Unformatted text preview: x 2 )(cos x ) and (2 x )(sin x ) and then once straight across, (2)(sin x ), and combine these asx 2 cos x + 2 x sin xZ 2 sin x dx, giving the same result as the second application of integration by parts. While this integral is easy, we may return yet once more to the table. Now multiply three times on the diagonal to get ( x 2 )(cos x ), (2 x )(sin x ), and (2)(cos x ), and once straight across, (0)(cos x ). We combine these as before to getx 2 cos x + 2 x sin x + 2 cos x + Z dx =x 2 cos x + 2 x sin x + 2 cos x + C. Typically we would ﬁll in the table one line at a time, until the “straight across” multiplication gives an easy integral. If we can see that the u column will eventually become zero, we can instead ﬁll in the whole table; computing the products as indicated will then give the entire integral, including the “+ C ”, as above....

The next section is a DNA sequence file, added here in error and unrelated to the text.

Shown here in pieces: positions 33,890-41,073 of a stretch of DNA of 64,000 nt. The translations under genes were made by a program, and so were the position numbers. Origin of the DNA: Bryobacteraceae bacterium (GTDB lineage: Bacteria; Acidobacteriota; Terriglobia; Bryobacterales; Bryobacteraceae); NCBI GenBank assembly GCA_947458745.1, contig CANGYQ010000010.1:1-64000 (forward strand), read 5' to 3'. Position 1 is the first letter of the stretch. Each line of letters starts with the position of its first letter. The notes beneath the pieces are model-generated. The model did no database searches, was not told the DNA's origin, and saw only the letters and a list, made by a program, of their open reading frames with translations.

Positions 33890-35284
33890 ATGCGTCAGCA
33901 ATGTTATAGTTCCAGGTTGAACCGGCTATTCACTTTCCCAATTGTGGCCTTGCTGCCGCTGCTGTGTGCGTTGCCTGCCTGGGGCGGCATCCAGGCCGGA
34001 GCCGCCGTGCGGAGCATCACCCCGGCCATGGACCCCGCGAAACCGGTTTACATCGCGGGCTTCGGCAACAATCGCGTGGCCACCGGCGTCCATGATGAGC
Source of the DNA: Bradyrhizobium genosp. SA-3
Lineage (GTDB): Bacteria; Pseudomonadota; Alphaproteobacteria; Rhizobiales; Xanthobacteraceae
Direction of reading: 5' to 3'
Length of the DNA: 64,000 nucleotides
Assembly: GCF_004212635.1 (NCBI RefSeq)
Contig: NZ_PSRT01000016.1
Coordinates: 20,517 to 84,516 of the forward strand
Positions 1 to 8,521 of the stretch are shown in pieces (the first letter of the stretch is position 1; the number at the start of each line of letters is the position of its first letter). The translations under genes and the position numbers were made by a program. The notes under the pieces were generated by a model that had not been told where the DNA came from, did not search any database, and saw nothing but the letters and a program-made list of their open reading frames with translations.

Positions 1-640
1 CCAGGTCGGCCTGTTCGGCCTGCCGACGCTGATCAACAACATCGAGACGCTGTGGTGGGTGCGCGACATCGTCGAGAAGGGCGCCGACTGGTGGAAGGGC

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 Spring '07
 JonathanRogawski
 Math, Calculus, Derivative, Fundamental Theorem Of Calculus, Integration By Parts, Sin, Cos

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